Interview with Stey Endel in Rocinha!
I get the opportunity through tourism to meet so many friendly people. I met Stey and she was able to first visit the favela and check it out. Then she contacted me a few months ago saying she was returning here and wanted to stay in the favela. My friend Adam was able to find her a home stay with a family and the rest, I will let you read her impressions below!
Can you tell me your name, where you are from?
I’m Stephanie, my friends call me Stey and I’m from Paris, France.
- Why did you come to Brasil?
It’s not my first time in Brazil. Since I’ve been little my parents have taken me there for vacations. As my family is from French Guiana bordered on the north of Brazil, it was quite easy for us to come there often. So I just fell in love with this country. Besides, each region in Brazil is different : the population, the food, the people, the music, even the culture. So need more than one travel to know them all and I really wanted to come back in Brazil as an adult to (re)discover and learn everything again. So far I’ve came 4 times since 2010. However, I decided last summer to come back in Brazil and to stay longer enough to live like locals, practice my Portuguese, help the community if I can and to feel like I was part of something, part of the country.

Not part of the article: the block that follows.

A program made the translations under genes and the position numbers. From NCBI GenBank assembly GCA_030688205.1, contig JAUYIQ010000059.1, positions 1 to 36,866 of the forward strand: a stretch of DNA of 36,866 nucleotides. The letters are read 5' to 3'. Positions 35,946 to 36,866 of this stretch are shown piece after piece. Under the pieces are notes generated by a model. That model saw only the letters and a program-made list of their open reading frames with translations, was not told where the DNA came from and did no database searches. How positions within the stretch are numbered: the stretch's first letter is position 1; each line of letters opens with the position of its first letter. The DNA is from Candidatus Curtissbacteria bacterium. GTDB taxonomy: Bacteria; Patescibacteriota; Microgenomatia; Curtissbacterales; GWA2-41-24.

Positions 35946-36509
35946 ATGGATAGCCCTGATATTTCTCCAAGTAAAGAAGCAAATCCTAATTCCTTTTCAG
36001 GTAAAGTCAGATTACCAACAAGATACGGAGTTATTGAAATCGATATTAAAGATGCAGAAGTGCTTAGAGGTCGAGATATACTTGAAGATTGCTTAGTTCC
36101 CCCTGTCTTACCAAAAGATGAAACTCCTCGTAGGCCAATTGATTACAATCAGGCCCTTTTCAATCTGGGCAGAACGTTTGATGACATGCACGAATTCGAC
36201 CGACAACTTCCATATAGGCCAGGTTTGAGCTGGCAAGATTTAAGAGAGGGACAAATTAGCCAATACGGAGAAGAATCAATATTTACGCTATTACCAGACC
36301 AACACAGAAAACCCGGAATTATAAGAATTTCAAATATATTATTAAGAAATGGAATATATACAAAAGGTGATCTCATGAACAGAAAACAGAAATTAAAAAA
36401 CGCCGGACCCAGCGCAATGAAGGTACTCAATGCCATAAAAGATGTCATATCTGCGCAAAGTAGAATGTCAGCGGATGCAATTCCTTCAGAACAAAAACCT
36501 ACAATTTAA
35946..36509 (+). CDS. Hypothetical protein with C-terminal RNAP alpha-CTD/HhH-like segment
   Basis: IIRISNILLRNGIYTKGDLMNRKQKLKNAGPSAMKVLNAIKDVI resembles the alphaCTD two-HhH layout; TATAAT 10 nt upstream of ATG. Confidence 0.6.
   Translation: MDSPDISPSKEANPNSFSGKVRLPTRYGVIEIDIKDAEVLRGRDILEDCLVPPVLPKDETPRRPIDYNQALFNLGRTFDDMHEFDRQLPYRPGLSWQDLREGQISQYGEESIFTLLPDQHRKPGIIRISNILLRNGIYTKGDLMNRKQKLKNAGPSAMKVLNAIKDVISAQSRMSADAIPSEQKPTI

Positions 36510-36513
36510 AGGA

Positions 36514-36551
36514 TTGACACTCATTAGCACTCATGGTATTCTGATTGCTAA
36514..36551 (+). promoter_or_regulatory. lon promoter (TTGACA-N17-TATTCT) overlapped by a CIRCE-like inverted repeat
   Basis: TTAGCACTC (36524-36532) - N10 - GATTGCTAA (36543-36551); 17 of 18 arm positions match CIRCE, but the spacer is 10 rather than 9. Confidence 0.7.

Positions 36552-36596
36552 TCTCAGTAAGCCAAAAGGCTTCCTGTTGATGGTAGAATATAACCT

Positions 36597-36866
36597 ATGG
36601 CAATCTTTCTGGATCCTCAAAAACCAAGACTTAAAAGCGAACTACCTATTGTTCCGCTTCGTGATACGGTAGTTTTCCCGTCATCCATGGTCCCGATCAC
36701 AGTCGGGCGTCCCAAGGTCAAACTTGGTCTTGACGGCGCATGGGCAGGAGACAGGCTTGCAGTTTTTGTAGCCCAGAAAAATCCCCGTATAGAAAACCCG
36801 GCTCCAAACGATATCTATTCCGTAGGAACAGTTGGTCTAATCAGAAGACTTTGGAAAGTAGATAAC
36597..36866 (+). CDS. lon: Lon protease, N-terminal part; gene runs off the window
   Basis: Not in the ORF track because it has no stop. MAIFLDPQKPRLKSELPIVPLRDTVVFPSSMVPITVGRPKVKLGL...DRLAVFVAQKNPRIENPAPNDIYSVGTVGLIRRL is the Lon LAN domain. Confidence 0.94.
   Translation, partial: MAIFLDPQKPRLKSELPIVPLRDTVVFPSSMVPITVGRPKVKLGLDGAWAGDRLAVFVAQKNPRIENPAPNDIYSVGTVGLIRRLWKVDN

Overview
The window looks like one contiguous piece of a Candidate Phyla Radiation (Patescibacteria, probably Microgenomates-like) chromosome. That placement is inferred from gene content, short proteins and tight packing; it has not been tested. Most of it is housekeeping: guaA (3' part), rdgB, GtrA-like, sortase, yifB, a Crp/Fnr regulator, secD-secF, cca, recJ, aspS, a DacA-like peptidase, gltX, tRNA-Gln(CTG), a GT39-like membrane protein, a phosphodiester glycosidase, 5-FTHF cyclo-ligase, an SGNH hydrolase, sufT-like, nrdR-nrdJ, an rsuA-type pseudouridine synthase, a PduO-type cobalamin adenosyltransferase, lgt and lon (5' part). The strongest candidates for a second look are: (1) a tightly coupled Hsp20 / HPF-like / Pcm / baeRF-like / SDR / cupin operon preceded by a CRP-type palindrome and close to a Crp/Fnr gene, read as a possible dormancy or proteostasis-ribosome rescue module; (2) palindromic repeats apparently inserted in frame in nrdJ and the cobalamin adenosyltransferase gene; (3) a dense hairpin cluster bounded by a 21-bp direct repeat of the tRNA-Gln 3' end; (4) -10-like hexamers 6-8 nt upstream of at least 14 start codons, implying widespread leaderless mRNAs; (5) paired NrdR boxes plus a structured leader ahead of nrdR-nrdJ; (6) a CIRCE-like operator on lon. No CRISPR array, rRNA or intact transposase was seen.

- When you arrived where did you live?
I arrived on the 5th of November in Rio de Janeiro. I didn’t to go to an hotel in Ipanema, I didn’t want either to go to a pousada in Lapa. I knew exactly where I wanted to be : in Rocinha, the biggest favela in Brazil. Thanks to Zezinho, our tour guide when we first visited the favela a year ago and Adam who’s in charge of the Favela Experience, they helped me finding an accommodation in Rocinha. I wanted to live in a family : it’s the best way to get knowing people, their habits, culture, language and of course sharing my experience and stories too.
- How did you find out about favelas?
One of my friend told me about the Favela Experience and the tour he did in Rocinha. He gave me the contact and I asked to be with the same guide, Zezinho. I read his blog and I contacted him.
- Why did you decide to move into a favela (Rocinha)?
First of all I wanted to do a voluntary work. The best way to help the community is to live with the community.
Second, I wanted to live “the real Rio”, far from the spotlights, the tourists and the people who live just like in Europe. I wanted to meet people who are just happy with what they’ve got, people who are proud of their favela and who welcome you like family. No fuss, no bling bling, no English or French speakers, just simple things.
Some people would say : it’s cheaper to live in a favela than in a pousada or in a hotel in Rio. It’s true, but it’s not the money who will attract you in a favela. It’s the experience and the people.
- Before moving here what did you know about favelas?
We all have clichés about favelas : poor neighbourhood, ghetto, violence, poverty, slum, drugs, dirt, no drinkable water, no electricity etc. The place to avoid according to many guide books.